If the world carries on as we are and the climate turns into humanity’s greatest-ever enemy, with violent storms, rising seas, floods, wildfires and drought laying waste to vast swathes of land, killing many and forcing millions to flee, it is a question that will also be an accusation.
“How could you have known what this would lead to, been warned so many times by the world’s leading scientists, for decades, and yet done so little? How could you?”
However, if we recognise the danger and the need for radical changes to our everyday lives, it could be a question asked in expectation of a positive reply. But will it be?
As individuals, we can help reduce the production of greenhouse gases, but such is the size of problem that it requires significant action by multi-national corporations and countries.
The problem is too many people seem to assume governments will sort the problem out, that this existential threat will not be allowed to become a catastrophic reality, and that their lives need not be disrupted.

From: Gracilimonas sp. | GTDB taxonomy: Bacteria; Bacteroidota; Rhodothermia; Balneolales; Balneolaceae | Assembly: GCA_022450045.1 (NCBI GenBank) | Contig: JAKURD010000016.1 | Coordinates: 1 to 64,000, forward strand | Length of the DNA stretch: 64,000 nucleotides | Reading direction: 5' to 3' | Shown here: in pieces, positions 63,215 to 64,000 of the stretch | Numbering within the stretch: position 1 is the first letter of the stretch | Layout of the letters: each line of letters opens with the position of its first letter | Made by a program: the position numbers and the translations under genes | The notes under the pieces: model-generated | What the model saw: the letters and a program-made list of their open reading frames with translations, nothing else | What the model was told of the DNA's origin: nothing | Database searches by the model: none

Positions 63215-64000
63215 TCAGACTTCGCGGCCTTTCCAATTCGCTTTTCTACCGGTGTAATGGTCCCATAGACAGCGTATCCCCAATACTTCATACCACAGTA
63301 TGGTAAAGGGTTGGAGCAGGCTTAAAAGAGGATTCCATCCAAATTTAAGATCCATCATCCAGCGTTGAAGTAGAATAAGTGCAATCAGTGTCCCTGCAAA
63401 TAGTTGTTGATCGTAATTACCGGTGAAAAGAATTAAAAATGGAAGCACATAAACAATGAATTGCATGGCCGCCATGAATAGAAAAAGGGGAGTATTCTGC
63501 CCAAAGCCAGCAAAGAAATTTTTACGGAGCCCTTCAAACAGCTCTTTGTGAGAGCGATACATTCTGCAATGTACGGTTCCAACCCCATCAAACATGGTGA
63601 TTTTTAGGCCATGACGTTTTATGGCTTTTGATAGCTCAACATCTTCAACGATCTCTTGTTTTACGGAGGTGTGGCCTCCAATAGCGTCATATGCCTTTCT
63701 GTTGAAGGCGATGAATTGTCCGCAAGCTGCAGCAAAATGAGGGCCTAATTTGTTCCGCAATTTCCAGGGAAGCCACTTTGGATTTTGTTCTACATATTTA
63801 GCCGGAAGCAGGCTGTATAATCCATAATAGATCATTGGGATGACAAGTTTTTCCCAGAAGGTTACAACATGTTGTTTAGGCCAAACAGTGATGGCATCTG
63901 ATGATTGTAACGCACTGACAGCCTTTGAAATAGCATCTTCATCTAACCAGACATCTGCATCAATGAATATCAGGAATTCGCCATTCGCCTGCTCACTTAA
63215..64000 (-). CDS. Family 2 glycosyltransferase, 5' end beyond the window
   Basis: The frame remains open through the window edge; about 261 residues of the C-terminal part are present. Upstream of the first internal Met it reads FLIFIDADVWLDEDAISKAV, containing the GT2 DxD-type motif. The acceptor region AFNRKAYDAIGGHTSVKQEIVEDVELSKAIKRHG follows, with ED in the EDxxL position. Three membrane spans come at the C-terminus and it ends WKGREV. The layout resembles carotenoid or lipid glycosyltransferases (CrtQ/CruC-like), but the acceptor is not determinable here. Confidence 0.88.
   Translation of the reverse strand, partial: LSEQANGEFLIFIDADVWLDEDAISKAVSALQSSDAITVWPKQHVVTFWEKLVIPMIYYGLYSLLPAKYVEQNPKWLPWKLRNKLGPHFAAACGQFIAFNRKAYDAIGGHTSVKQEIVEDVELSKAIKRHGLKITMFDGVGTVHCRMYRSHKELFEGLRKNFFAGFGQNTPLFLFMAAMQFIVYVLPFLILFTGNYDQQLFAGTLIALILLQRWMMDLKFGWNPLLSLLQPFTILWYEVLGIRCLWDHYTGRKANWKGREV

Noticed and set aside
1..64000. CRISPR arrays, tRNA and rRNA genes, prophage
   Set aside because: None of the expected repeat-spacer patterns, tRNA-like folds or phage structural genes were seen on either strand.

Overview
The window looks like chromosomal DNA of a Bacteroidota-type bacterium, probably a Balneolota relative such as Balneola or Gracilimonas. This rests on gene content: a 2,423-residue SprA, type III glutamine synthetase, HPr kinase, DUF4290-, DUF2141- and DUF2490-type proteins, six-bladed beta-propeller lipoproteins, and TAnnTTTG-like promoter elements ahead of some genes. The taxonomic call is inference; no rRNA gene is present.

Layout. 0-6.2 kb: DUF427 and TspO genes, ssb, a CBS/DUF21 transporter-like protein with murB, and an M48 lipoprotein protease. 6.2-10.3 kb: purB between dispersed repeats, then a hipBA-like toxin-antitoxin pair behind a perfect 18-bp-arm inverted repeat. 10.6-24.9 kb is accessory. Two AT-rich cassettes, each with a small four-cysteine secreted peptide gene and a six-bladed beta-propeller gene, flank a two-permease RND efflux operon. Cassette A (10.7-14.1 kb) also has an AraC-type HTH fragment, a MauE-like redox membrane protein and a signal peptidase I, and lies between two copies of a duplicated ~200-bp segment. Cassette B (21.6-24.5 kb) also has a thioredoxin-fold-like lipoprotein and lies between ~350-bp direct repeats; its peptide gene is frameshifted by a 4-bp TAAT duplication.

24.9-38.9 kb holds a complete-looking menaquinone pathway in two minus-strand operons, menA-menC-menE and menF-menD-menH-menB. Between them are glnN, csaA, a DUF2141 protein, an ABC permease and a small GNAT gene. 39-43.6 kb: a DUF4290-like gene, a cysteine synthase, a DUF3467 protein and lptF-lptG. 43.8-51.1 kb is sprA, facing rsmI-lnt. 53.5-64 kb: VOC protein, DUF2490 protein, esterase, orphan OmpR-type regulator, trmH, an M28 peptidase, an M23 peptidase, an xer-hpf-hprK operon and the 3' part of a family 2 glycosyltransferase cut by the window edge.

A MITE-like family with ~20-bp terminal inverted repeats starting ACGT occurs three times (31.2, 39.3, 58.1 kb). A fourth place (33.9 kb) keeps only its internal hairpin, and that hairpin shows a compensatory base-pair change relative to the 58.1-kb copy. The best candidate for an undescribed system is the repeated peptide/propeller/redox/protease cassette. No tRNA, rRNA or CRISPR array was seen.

This complacency has fed through to our political leaders, who talk the talk, but fail to make changes they fear will be unpopular. And so we sleepwalk on.
Professor Paul Ekins, an economist at University College London, recently warned our situation was “absolutely desperate” with current plans to reduce production of fossil fuels “nowhere near” meeting the Paris Agreement targets.
Over the course of the 50 days until Cop26, The Scotsman will be attempting to explore the issues raised by threat of dangerous climate change.
But one thing is clear: it’s time for the public to make politicians feel the metaphorical heat or future generations will suffer consequences that are terrifyingly real. And we are far from alone in this belief.
Speaking at Whitelee wind farm on Eaglesham moor in May, Conservative MP Alok Sharma, president of the United Nations’ Cop26 climate summit, said: “If we do not act now, the science tells us… we will witness a scale of global catastrophe, the likes of which the world has not seen. And quite rightly, future generations will hold us responsible.”